Heart Disease

Recent newspaper headline says that heart and blood vessel disease kills more women than breast cancer. Are you surprised? Well, you shouldn’t be!

We know that heart and blood vessel (cardio-vascular) disease is a number one killer of all adults, irrespective of gender. Over the years, and from time to time, our doctors and our media, remind us about the known risk factors associated with cardio-vascular disease. But how many of us have the ability to remember and recall these risk factors?

Now, if you are one of those Canadians who can remember and recite these risk factors before each meal then you run the risk of being left alone to eat your own breakfast, lunch and dinner. You will be a social outcast!

And if you are a physician, sitting with non-physicians who enjoy extra salt, a blood soaked 20-oz steak cooked in butter, and double size cheesecake with extra whipping cream then you better keep your mouth shut! And you better keep your mouth shut, if you are a non-physician sitting with physicians who smoke and eat just like “normal” human beings!

In any case, how can we change our eating habits if we are to stay healthy? Is it by keeping our mouth shut or by being a social outcast? Before you start your meal, would rather say “grace” or recite the innumerable commandments of healthy eating?

While you are struggling to make up your mind, lets look at recent articles in Canadian Medical Association Journal that say that in order for a person to change his behaviour, he has to rely on his knowledge or have access to information to make sound judgement on what is good for his health. They also believe that monitoring the population’s knowledge of risk factors can help guide public health programs.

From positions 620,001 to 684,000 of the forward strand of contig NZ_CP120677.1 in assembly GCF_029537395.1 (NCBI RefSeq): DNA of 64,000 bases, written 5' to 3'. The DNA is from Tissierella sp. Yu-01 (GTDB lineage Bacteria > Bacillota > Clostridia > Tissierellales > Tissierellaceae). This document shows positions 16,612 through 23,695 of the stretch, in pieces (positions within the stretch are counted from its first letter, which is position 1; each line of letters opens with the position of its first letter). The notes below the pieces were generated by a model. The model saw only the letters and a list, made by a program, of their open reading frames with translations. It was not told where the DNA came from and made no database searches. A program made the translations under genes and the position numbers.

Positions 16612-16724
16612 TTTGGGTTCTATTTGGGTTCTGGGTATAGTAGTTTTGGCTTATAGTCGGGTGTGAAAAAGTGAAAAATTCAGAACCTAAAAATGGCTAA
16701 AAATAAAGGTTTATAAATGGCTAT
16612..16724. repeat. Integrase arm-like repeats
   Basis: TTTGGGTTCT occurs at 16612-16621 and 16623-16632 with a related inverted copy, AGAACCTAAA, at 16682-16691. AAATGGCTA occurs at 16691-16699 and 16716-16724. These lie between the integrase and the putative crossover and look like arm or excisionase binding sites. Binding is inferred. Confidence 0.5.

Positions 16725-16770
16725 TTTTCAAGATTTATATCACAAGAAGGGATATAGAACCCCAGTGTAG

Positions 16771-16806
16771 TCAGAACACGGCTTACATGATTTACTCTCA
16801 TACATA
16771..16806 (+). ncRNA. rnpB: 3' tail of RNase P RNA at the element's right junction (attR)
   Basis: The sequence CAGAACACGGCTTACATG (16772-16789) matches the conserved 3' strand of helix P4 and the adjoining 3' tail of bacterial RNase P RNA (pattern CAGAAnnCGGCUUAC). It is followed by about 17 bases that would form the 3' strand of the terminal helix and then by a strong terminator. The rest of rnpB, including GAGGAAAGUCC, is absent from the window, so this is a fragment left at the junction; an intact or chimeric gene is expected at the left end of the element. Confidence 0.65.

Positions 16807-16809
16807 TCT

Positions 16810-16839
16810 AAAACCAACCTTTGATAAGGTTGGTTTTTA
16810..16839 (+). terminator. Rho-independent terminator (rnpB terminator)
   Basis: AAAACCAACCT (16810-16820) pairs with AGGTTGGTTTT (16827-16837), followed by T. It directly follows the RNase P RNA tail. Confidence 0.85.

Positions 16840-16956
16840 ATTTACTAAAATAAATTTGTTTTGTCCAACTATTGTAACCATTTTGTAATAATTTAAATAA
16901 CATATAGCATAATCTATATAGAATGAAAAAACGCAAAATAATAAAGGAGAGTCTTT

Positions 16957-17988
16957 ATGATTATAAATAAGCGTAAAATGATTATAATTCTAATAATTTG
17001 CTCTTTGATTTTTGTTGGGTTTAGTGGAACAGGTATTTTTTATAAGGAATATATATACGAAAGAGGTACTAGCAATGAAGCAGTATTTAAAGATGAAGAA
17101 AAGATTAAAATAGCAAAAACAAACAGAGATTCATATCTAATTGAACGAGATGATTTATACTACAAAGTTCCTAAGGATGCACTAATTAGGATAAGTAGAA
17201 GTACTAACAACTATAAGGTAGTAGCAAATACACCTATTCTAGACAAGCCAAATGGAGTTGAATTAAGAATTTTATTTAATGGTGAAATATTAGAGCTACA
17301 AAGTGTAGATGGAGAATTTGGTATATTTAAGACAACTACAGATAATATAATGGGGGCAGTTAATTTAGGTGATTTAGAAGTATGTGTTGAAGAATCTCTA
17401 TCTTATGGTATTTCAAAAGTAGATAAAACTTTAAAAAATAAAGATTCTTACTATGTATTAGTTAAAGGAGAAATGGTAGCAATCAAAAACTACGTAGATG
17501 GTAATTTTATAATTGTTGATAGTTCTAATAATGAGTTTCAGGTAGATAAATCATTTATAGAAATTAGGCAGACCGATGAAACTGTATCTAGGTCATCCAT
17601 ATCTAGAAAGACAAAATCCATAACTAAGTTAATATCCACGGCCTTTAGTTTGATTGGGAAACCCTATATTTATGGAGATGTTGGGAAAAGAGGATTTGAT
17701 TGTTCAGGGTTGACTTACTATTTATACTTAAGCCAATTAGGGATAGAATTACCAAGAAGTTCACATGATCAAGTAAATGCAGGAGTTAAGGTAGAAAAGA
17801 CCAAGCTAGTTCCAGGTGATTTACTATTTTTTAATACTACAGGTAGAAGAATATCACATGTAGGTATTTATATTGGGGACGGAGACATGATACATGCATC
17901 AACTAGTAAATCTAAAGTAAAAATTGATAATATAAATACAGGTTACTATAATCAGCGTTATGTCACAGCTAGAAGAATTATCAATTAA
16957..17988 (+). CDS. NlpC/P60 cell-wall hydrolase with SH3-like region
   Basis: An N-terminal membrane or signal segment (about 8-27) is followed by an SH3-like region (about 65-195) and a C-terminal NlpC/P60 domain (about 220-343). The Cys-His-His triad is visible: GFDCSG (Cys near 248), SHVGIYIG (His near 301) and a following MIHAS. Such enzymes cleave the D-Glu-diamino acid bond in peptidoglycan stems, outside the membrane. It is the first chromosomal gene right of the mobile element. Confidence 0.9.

Here is a test for you! In the next 60 seconds, name the six risk factors for cardiovascular disease. Now compare yourself with how 23,000 Canadians aged 17 to 74 did in a survey conducted by Canadian Heart Health Research Group between 1986 and 1992.

Overall, the percentage of Canadians who identified the six important risk factors for cardio-vascular disease is: fat in food (60 percent), smoking (52 percent), lack of exercise (41 percent), excess weight (32 percent), elevated cholesterol (27 percent), and high blood pressure (22 percent). So, how did you do? Never mind, must be that mental block!

The researchers found that the behaviour related risk factors – fat consumption, smoking and exercise – were mentioned more often than physiologic ones – high blood pressure and raised cholesterol level. They also found that all segments of the Canadian population are missing some information about the different cardio-vascular risk factors.

Their findings suggest that health promotion campaigns should consider individual differences and include distinct messages for subgroups of the population, at least those defined by age and education level. And not to forget the disadvantaged segments of our population.

Now, can you recall the six important risk factors for cardio-vascular disease?

Start reading the preview of my book A Doctor's Journey for free on Amazon. Available on Kindle for $2.99!

Leave a Reply

Your email address will not be published. Required fields are marked *